The size of lithium reserves in the world’s oceans are estimated to be 230 billion tons, that is ca. 5000 times as big as land-based resources. Concentration: 0.17 mg/liter or 0.2 ppm. Chinese scientists, employed by the King Abdullah University of Science and Technology in Saudi-Arabia, have proposed a method for extracting lithium from seawater, a process they claim is economically viable.
To address this issue, the team led by Zhiping Lai tried a method that had never been used before to extract lithium ions. They employed an electrochemical cell containing a ceramic membrane made from lithium lanthanum titanium oxide (LLTO).
Lithium has atom number 3, so is very small. The membrane’s holes are so small that they only let lithium-ions through, propelled by electricity. The lithium-enriched water is further processed in four more steps, to end up with a lithium concentration of 9,000 ppm. Eventually, lithium phosphate is the useful end product. As a bonus, the process delivers hydrogen, chlorine and desalinated water. Electricity cost: $5 per kilo of lithium. The very sunny Red Sea area would be ideal for lithium plants, driven by solar electricity, and is probably the reason why the King Abdullah University funded the research.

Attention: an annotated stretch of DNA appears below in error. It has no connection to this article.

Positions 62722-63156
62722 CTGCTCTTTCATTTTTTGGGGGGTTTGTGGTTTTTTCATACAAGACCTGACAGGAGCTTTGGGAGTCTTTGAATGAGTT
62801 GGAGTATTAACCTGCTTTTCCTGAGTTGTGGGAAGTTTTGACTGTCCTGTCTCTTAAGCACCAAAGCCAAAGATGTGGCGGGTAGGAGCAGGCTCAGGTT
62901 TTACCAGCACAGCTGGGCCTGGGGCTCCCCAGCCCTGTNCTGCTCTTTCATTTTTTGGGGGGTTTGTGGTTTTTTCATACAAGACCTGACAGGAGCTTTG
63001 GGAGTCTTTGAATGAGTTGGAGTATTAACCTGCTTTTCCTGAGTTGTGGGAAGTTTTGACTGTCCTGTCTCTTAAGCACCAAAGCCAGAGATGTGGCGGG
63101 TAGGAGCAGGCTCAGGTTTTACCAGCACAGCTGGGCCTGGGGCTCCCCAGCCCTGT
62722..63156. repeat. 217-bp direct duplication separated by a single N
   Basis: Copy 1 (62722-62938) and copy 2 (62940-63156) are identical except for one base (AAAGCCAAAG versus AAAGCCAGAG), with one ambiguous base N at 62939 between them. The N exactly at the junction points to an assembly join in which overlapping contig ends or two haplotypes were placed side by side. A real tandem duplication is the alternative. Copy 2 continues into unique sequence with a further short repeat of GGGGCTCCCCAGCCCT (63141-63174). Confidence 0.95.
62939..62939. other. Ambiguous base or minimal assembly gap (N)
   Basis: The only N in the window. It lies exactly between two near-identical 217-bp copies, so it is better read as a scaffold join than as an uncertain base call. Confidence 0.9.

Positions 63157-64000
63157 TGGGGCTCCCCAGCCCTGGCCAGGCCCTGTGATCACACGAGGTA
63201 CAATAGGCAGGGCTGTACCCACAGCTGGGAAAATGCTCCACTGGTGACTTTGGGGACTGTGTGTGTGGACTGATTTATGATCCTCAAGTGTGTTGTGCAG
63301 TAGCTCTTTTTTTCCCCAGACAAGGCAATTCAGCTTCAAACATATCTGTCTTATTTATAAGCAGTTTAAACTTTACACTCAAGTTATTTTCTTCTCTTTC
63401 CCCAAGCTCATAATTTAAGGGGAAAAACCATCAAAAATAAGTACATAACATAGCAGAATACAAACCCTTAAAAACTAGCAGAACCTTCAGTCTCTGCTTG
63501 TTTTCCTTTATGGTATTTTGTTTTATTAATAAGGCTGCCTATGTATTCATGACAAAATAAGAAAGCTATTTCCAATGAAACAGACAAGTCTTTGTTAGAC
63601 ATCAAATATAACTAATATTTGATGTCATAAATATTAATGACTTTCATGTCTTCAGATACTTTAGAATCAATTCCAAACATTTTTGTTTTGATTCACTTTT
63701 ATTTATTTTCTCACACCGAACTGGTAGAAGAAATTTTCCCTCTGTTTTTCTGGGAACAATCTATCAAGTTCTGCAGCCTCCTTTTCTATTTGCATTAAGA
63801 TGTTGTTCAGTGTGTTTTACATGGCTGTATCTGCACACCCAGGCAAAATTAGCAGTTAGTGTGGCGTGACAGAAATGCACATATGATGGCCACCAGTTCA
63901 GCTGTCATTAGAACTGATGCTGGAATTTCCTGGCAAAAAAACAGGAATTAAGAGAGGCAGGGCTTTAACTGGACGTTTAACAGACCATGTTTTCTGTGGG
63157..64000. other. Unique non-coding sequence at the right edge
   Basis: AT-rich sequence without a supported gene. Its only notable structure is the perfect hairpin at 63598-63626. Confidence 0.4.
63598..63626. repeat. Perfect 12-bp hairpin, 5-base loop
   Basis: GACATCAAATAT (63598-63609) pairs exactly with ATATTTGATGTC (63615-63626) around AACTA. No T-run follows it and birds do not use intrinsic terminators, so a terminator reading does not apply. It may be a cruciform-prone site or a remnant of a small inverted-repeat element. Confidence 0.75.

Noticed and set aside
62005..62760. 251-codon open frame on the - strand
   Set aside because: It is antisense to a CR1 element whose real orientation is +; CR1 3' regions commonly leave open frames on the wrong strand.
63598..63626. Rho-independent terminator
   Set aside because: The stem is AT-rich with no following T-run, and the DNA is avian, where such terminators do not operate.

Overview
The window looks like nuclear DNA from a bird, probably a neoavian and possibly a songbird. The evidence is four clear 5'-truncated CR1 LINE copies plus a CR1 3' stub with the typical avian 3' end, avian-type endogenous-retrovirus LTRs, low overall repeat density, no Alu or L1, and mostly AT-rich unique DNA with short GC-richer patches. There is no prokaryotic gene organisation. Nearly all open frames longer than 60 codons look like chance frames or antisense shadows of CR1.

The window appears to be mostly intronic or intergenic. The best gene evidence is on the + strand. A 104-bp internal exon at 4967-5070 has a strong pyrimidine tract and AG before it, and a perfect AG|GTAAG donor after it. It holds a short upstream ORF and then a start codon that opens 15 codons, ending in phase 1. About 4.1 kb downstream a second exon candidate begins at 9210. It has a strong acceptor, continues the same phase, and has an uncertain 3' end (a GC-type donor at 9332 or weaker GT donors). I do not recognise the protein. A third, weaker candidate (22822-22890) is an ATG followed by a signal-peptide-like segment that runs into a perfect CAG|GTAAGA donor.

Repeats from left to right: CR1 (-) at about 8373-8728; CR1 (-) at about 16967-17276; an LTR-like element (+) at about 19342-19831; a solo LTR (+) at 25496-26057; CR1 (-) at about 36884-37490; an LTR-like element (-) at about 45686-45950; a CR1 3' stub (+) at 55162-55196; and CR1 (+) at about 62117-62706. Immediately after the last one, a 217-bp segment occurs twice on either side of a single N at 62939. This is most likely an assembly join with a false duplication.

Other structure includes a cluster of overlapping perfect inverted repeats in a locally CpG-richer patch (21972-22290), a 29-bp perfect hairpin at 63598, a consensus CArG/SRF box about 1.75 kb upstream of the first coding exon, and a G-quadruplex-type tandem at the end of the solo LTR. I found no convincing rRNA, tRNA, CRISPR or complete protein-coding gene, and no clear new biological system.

[mining.com] – ‘Cheap and easy’ method to extract lithium from seawater
[pubs.rsc.org] – Continuous electrical pumping membrane process for seawater lithium mining (Original publication)
[sea4value.eu] – Sea4value project site
[wikipedia.org] – Brine mining